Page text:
Thursday, November 23, 2017

United Nations Security Council Debate on the Situation in Afghanistan

STATEMENT BY H.E. Mahmoud Saikal

Ambassador, Permanent Representative of the Islamic Republic of Afghanistan to the United Nations

Security Council Debate on the Situation in Afghanistan

June 21, 2017

NEW YORK

(check against delivery)

بسم الله الرحمن الرحیم

Mr. President,

Let me begin by congratulating you on Bolivia’s assumption of the Council’s Presidency in June. We thank you for convening today’s open debate on the Situation in Afghanistan to take stock of the overall situation in our country.  I am pleased at the presence of Special Representative of the Secretary-General Ambassador Yamamoto among us and we thank him for the comprehensive briefing.

We meet at a time when Afghanistan is undergoing another phase in our test to overcome adversity. Much has happened since the Council’s March deliberation on Afghanistan.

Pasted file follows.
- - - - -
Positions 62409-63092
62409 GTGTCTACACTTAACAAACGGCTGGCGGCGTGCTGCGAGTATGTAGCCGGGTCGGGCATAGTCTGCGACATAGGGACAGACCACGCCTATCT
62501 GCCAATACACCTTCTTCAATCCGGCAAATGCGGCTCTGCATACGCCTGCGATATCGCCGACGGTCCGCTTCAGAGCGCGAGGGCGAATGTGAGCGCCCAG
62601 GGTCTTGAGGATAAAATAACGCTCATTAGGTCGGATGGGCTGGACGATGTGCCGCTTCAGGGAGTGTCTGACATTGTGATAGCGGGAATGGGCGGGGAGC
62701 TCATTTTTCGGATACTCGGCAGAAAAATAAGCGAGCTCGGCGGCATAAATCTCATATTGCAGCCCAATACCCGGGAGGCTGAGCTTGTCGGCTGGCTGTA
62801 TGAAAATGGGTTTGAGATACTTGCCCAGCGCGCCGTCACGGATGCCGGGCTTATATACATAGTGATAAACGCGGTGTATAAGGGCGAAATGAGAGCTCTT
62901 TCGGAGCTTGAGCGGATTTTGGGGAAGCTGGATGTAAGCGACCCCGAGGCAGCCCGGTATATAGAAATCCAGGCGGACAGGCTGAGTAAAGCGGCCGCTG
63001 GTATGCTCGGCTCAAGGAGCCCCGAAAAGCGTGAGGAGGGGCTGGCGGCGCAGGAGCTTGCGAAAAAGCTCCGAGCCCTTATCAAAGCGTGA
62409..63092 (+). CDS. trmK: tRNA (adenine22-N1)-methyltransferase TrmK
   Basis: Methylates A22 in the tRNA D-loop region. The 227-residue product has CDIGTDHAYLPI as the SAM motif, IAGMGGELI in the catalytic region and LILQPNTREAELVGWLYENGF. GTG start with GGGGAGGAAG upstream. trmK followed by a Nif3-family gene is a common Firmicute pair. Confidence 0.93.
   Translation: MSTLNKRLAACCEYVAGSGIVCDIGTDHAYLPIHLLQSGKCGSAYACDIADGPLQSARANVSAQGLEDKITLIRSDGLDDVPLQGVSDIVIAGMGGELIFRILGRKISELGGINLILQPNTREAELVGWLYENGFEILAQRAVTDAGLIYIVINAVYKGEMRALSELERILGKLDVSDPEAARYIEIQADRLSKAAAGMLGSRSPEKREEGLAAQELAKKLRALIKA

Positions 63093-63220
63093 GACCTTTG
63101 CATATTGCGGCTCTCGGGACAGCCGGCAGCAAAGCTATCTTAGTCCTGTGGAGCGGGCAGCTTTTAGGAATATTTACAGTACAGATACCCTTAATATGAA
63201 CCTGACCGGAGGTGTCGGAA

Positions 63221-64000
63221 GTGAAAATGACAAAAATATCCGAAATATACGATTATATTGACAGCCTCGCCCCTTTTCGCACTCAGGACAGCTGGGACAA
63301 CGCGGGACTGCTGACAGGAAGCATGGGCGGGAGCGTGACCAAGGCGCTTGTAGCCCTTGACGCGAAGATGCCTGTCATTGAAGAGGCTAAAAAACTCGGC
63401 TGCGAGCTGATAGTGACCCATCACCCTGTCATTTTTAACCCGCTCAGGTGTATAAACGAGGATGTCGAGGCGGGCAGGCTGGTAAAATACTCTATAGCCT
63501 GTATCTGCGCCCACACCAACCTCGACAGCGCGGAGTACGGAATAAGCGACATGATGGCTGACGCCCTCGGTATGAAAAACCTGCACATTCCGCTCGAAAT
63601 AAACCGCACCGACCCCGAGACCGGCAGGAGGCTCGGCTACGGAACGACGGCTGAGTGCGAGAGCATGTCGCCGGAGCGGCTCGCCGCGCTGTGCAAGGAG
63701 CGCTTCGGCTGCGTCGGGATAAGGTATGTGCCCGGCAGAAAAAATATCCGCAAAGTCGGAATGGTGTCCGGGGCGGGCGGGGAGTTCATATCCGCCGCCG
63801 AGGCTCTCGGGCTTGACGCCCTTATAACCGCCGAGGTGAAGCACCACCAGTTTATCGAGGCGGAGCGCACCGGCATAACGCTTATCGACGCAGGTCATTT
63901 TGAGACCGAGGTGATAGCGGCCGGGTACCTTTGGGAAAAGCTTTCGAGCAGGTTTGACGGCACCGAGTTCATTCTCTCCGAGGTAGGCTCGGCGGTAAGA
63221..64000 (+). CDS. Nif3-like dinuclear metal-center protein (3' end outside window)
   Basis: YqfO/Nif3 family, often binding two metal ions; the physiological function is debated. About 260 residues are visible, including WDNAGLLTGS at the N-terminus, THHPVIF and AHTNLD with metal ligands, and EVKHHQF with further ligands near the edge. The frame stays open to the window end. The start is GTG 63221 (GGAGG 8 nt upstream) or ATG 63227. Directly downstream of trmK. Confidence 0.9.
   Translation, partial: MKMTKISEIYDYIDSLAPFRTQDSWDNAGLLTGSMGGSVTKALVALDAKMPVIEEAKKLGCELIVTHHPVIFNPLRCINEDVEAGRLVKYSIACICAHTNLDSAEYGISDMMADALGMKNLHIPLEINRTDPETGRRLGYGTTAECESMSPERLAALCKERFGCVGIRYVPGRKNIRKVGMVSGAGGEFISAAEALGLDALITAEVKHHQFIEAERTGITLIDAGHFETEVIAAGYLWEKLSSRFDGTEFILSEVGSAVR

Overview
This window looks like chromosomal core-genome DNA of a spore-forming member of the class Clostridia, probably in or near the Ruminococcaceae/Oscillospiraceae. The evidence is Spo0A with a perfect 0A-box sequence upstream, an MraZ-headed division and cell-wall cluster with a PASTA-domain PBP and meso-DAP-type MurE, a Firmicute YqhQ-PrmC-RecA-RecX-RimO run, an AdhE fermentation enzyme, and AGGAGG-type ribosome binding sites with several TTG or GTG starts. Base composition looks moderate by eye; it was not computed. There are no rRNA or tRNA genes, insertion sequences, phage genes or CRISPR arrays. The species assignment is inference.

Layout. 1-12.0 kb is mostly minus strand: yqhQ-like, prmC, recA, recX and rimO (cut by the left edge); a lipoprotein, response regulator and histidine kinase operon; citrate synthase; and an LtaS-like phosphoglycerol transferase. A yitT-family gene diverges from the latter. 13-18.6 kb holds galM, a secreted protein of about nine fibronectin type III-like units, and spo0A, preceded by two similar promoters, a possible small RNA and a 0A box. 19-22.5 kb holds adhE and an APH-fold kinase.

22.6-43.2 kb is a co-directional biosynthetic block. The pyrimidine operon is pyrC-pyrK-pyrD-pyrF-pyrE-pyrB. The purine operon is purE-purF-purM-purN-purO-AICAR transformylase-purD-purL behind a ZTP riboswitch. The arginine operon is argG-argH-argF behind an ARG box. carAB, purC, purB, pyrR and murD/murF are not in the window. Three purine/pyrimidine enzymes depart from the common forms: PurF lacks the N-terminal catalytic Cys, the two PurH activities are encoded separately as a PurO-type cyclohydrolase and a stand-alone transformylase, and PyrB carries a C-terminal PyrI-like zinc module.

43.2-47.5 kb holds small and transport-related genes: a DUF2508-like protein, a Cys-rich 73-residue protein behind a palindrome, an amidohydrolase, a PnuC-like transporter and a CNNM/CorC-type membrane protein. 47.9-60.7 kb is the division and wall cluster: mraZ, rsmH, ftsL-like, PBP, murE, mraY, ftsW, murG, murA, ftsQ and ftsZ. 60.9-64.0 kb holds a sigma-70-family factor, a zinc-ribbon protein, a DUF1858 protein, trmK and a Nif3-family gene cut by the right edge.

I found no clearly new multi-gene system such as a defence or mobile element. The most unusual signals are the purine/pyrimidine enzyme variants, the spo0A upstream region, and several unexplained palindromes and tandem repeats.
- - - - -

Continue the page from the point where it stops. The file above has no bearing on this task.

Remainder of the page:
I will focus my remarks on some of the most pressing issues of Afghanistan’s security and stability as well as regional and international cooperation.

Mr. President,

After almost four decades of imposed conflict with hundreds of thousands of casualties and millions of displaced people, I do wish to emphasize on millions of displaced people, our country continues to remain under almost constant attack.

Earlier this year, given the effective measures taken by our security forces and their preemptive strikes, the so-called Taliban spring offensive came later than expected and faced heavy blows in different parts of the country. Unable to confront our forces directly, the orchestrators of our insecurity resorted to desperate urban terrorist attacks on soft targets and attempts to sow discord among our people.

During the recent months we have seen attacks of an unprecedented nature across Afghanistan, on streets, hospitals, cemeteries, mosques, diplomatic missions and political institutions. Since the start of 2017, major terrorist attacks in urban centers have caused significant loss of lives and property- over 500 killed and over 1100 wounded in Kabul, Mazar-i-Sharif, Kandahar, Lashkar-gha, Khost, and Herat.  The most recent barbarous attack took place last week when worshippers were offering evening prayers in a Kabul mosque.